“They were empowered and had the authority and the organizationto make it happen,” he says. “So, I had high confidence they could, butI needed to hear — as well as the senior management team needed tohear — that the speed of progress was matching the deadlines thatwere approaching.”

Blackwood also referred to the Gantt chart to decide when heneeded to get involved if something was heading in the wrongdirection.

“That’s why we created a barriers section within that Gantt chart,”Blackwood says. “If I hear them run up against a barrier, I know I needto get involved. I have to define what that barrier is, or they do.Whenever I see a barrier, I know I have to personally get involved andhelp define the problem, and then perhaps engage other people tohelp knock those barriers down. I will not stop the process on thingsthat are working. I tend to insert myself selectively on problems thatemerge during the process.

“It could be based on reports that I get, feedback from individualpeople from members of my senior management team. I could bumpinto an employee, however, and they could give me a curbside consultation, which might be something from the ground level, whichraises a question in my mind, and I may elevate it to a much higher status. So, I try to listen to all our employees. We try to combine the intelligence of all our employees and treat them as a major resource andgive them a voice.”

After testing out the systems and fixing any glitches, the productwent live in January 2006 and resulted in a 25 percent increase in revenue between 2005 and 2007.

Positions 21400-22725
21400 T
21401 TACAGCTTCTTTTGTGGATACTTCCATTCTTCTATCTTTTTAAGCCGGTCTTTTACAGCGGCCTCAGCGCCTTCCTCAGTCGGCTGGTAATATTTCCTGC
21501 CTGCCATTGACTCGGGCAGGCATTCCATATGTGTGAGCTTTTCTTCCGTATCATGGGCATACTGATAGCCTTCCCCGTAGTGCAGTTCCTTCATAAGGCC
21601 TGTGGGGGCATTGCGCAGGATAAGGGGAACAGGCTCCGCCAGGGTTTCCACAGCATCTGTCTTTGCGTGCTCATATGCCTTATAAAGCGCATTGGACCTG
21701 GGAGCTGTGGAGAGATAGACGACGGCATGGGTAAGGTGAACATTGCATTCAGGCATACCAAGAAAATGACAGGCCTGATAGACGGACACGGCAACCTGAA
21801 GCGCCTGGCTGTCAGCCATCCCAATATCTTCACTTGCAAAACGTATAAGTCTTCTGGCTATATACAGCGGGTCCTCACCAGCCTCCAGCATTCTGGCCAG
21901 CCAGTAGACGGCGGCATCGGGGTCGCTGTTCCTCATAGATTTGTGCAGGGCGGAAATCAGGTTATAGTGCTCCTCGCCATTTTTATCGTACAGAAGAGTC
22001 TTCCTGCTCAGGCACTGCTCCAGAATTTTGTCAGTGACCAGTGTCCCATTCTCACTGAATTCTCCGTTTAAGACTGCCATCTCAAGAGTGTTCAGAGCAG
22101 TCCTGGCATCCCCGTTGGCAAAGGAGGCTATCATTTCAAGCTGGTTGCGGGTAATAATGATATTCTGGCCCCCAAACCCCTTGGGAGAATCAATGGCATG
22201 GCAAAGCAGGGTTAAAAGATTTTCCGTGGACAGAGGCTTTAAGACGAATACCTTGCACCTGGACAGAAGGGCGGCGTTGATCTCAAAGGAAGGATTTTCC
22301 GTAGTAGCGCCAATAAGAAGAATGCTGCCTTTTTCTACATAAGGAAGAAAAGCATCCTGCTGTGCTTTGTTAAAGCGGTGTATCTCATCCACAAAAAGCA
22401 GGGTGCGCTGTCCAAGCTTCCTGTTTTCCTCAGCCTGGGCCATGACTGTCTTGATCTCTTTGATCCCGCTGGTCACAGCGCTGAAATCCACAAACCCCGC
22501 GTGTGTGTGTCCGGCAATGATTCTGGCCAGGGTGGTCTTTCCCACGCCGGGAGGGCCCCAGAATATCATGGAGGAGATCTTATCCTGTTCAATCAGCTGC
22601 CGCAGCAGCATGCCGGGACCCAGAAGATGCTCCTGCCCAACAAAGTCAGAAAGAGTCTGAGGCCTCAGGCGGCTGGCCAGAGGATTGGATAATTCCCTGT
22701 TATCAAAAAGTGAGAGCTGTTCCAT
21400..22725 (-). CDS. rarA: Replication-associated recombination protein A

“It has been, I would say, a resounding success because we havebeen able to make it work both programmatically and financially,” hesays. “It has been a major diversification of the company in terms ofproduct line and in terms of revenue stream, and it’s helped contributeto the financial performance of the company. It is a central part of ourcompany.”

While the implementation wasn’t easy, not taking on the new product would have hurt the company’s potential.

“It would not have allowed us to diversify our revenue streams nearly as much as we were able to with this product,” Blackwood says.“And it created additional capabilities to serve our members. So, therewas a programmatic addition as well as a financial positive for thecompany. So, I think we would have really missed an opportunity thatmay not come along again in my lifetime.”

HOW TO REACH: Gateway Health Plan L.P., (412) 255-4640 or